Loan Articles

Borrowers who are knee deep in debt have different alternatives to choose from. You can sell some of your assets, real estate, or anything of value and use the money to repay a portion of your debts. If you don’t have assets or do not want to sell them, you can apply for repayment assistance or consider debt consolidation. Bankruptcy is a last resort, and there are different ways to go about it (e.g. chapter 7, 11, 13).

Debt Consolidation

This is a debt relief procedure that allows borrowers to consolidate their loans and get a low fixed-interest rate. In essence, you take out a new loan to repay your outstanding balances. You can consolidate student, auto, and personal loans, credit cards, etc. To find out whether this option is good for you, you may want to review your monthly income, expenses, and budget. Calculate your utility bills, groceries, and other expenses, as well as your insurance premiums, credit card and loan payments, and other liabilities. This is a good way to determine whether you can save money to pay a portion of your debts. Then you should consider your debts and interest payments. While the interest rate will be lower, a longer repayment schedule means that you will end up paying a lot in interest charges. If it takes too long to repay your loans, it is a better idea to opt for debt settlement.

Debt Settlement

With debt settlement, the borrower offers a lump sum to pay a portion of his debts, and the creditor agrees on a reduced balance. Many financial institutions are willing to negotiate with debtors and accept reduction. Borrowers enrolled in a settlement program pay a fee that is deducted from their monthly payment. A certain amount of money is deposited in a trust account. It is used to reduce the outstanding balance by 40 to 60 percent. For example, if you owe $5,000 on a credit card, you may negotiate with the issuer to pay $3,000. The financial institution agrees to accept a lump sum payment and forgives the remaining $2,000. Some settlement companies advise their customers to stop paying their loans. The problem is that this can lead to liens, garnishments, and lawsuits. The fees paid to settlement companies are another issue. Some charge 10 percent while others – 14 – 18 percent of the debt amount. In any case, there are benefits for debt-ridden borrowers. One is that the repayment term is shorter compared to alternative methods. You may be able to pay your debts within a period of 12 – 36 months. Your financial problems and hardships will be kept confidential. If you choose to file for bankruptcy, your credit score will be affected and your financial problems will be disclosed publicly.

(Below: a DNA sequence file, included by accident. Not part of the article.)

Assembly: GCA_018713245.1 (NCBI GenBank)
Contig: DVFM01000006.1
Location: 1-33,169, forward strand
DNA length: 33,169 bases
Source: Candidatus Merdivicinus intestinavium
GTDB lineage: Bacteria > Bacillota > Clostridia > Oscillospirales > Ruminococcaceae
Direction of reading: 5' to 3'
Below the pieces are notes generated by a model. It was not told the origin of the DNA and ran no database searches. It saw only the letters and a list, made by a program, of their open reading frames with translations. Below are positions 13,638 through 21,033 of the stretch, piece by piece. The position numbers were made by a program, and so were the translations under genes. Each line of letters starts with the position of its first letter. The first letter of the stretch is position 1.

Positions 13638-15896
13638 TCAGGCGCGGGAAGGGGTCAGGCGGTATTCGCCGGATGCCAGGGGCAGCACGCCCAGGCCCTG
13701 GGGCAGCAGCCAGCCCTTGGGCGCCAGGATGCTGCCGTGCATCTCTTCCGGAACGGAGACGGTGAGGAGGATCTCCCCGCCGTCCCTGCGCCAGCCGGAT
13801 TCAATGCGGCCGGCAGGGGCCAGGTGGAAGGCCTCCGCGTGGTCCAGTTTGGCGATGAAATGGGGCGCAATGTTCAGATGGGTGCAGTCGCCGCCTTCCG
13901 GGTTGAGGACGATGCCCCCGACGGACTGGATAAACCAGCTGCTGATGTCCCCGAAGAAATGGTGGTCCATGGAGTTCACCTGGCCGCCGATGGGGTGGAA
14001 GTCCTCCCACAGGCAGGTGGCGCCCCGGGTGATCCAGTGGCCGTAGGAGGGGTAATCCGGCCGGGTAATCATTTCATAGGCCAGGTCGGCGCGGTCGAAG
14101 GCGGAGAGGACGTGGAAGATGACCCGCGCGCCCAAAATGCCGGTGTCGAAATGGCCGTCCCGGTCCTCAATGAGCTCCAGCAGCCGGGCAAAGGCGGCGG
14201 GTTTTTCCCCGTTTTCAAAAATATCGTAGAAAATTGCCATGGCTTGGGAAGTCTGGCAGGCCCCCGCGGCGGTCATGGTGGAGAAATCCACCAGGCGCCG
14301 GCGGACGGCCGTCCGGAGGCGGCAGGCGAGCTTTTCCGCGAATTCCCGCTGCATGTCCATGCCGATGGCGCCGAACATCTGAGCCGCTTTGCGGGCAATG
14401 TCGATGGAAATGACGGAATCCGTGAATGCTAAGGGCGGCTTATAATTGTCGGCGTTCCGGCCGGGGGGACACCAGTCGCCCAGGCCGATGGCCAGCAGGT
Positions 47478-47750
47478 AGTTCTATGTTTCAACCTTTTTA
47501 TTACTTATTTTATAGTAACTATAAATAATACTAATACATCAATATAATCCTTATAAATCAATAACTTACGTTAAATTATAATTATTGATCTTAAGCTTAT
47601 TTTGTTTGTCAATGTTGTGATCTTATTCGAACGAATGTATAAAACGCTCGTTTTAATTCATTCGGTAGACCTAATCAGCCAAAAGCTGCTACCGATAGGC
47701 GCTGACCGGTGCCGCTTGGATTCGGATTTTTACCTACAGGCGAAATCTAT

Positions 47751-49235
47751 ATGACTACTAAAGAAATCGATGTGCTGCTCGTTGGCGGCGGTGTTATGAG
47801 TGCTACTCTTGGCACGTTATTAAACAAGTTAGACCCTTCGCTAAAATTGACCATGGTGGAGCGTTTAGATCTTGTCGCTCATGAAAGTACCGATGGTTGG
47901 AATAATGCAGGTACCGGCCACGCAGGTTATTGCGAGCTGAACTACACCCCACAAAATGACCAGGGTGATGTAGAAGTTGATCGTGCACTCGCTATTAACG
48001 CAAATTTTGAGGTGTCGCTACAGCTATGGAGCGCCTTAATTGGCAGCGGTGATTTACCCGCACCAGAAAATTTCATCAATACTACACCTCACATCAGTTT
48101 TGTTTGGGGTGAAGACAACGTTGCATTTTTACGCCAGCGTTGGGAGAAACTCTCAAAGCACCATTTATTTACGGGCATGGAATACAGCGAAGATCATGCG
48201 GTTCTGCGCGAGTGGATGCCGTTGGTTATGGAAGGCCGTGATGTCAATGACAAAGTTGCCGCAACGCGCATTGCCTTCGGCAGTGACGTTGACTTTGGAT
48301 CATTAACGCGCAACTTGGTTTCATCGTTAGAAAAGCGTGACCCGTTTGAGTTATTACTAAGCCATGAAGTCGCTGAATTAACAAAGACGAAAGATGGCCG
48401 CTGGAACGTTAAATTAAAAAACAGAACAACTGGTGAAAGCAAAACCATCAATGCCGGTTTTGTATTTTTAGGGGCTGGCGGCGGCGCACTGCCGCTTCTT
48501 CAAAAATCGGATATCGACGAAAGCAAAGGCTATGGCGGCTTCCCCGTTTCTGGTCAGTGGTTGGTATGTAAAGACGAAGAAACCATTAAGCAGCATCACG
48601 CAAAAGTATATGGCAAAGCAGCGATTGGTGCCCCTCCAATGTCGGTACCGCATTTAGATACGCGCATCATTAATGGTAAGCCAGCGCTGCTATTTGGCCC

Debt management is an alternative to settlement and consolidation. It is an agreement between a financial institution and a borrower to repay the balance at a reduced level. A debt management plan usually includes personal loans, credit cards, and other types of unsecured debt. Late tax bills and mortgage payments are excluded from the plan.


Bankruptcy will damage your credit score and will make it more difficult to get approved for credit cards and personal and business loans. You will lose all of your non-essential possessions. In addition, you may see your tax refunds from local and state authorities denied. Finally, not all of your debts will be discharged, including alimony, child support, court fines, income tax, and others. Student loans also fall in this category.